INDUSTRY STANDARD
FOR 
SAFTY TRAINING 

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WHAT?

The Industry Standard for Safety Training (ISST) is a model curriculum for journalist safety training. It is the result of a consultation process involving stakeholders from the news media industry and not-for-profit journalism organizations seeking to build consensus around minimum standards. It provides a list of essential journalist training modules alongside a recommended methodology for their delivery. 

 

The ISST originated from a white paper created by Vaughan Smith, co-founder of the Frontline Club, which he presented to the first ACOS Alliance Annual Safety Meeting in December 2016. The paper invited news organizations, trainers and training companies to support a standard baseline curriculum for hostile environment training. Following initial support, the Frontline Club, in partnership with the ACOS Alliance and the Frontline Freelance Register, launched the ISST initiative at a meeting of safety training stakeholders in October 2018.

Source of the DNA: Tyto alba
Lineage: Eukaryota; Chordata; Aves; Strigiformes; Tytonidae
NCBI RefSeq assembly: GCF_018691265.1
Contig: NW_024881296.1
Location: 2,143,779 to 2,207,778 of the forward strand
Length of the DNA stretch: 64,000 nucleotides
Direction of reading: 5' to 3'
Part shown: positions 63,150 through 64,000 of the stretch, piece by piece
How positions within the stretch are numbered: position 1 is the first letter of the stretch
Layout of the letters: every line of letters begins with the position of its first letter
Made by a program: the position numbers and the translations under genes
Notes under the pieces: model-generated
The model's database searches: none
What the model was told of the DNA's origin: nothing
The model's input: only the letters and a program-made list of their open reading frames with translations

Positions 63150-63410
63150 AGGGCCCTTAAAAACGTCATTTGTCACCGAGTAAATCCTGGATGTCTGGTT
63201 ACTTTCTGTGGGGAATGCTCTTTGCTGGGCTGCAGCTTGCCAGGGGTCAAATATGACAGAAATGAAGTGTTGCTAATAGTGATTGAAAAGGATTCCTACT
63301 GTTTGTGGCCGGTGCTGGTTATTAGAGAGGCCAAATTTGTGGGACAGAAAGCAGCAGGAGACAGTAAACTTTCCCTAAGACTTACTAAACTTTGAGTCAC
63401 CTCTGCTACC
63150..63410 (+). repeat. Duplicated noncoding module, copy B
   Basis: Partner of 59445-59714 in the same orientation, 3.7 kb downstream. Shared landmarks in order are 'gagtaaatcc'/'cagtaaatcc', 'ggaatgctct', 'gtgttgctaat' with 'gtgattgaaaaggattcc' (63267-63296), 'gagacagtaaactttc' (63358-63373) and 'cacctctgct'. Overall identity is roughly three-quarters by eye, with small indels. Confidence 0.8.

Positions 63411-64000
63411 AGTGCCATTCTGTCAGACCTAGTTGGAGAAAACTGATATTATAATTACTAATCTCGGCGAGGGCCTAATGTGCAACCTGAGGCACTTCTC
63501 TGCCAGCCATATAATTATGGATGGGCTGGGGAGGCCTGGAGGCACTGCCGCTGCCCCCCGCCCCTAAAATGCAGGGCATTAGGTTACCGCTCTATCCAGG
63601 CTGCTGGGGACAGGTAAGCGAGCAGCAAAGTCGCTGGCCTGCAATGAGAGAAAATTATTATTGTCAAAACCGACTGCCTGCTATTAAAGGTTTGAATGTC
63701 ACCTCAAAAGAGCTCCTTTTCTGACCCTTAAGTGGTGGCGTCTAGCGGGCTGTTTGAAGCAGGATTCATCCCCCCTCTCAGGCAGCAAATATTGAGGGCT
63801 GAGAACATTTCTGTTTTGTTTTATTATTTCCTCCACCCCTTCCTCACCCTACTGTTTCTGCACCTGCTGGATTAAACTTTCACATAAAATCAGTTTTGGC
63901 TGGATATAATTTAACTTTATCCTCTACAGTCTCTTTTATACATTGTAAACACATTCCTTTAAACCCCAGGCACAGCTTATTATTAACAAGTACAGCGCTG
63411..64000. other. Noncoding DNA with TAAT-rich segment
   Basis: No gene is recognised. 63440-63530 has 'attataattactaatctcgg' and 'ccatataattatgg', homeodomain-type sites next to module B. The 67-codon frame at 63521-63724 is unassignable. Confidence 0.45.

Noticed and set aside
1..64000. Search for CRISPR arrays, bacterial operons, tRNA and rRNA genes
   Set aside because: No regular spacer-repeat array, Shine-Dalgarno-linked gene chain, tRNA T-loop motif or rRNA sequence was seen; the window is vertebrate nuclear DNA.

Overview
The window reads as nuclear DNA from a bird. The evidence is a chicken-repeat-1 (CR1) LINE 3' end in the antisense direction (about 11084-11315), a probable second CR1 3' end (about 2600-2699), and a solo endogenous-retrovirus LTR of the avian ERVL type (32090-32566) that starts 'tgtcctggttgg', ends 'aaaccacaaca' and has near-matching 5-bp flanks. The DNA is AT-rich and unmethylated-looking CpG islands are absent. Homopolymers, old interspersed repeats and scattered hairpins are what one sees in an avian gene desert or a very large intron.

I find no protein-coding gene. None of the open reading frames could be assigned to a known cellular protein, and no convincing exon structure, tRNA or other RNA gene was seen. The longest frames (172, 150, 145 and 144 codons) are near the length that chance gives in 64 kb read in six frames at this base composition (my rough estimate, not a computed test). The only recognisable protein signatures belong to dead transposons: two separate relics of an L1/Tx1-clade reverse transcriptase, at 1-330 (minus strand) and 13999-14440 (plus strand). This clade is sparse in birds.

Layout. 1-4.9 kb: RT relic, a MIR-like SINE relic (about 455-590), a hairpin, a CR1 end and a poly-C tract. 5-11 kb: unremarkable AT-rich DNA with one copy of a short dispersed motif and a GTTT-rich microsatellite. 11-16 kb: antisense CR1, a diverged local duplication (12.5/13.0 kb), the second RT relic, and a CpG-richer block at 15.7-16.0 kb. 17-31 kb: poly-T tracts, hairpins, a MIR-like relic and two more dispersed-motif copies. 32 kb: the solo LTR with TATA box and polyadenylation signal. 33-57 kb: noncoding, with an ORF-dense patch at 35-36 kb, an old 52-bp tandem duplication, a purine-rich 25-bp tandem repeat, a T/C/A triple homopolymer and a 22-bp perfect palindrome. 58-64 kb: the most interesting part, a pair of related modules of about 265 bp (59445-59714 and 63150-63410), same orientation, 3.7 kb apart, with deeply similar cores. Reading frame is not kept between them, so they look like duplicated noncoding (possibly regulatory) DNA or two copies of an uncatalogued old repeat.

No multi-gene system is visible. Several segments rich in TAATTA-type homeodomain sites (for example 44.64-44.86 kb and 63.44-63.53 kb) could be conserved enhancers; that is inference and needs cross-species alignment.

WHY?

Safety training is an essential practice for journalists working on challenging stories. However, the absence of industry-wide standards on safety training left both journalists and media outlets at a disadvantage: discouraging journalists from investing in their own safety skills, while making it difficult for news organizations to assess whether a journalist had completed a course that met all their safety requirements. 

 

This confusing situation disproportionately affected freelance and local journalists, who were unable to assess the quality of training courses or gain access to those recognised by news organizations.

HOW?

The ISST breaks down training modules and methodology into core subjects and essential aspects required to meet baseline industry standards, plus supplemental subjects that are relevant to the needs of individual assignments, contexts and course participants. 

 

The curriculum is reviewed regularly by a steering committee to take into account the changing nature of news coverage and its associated risks.

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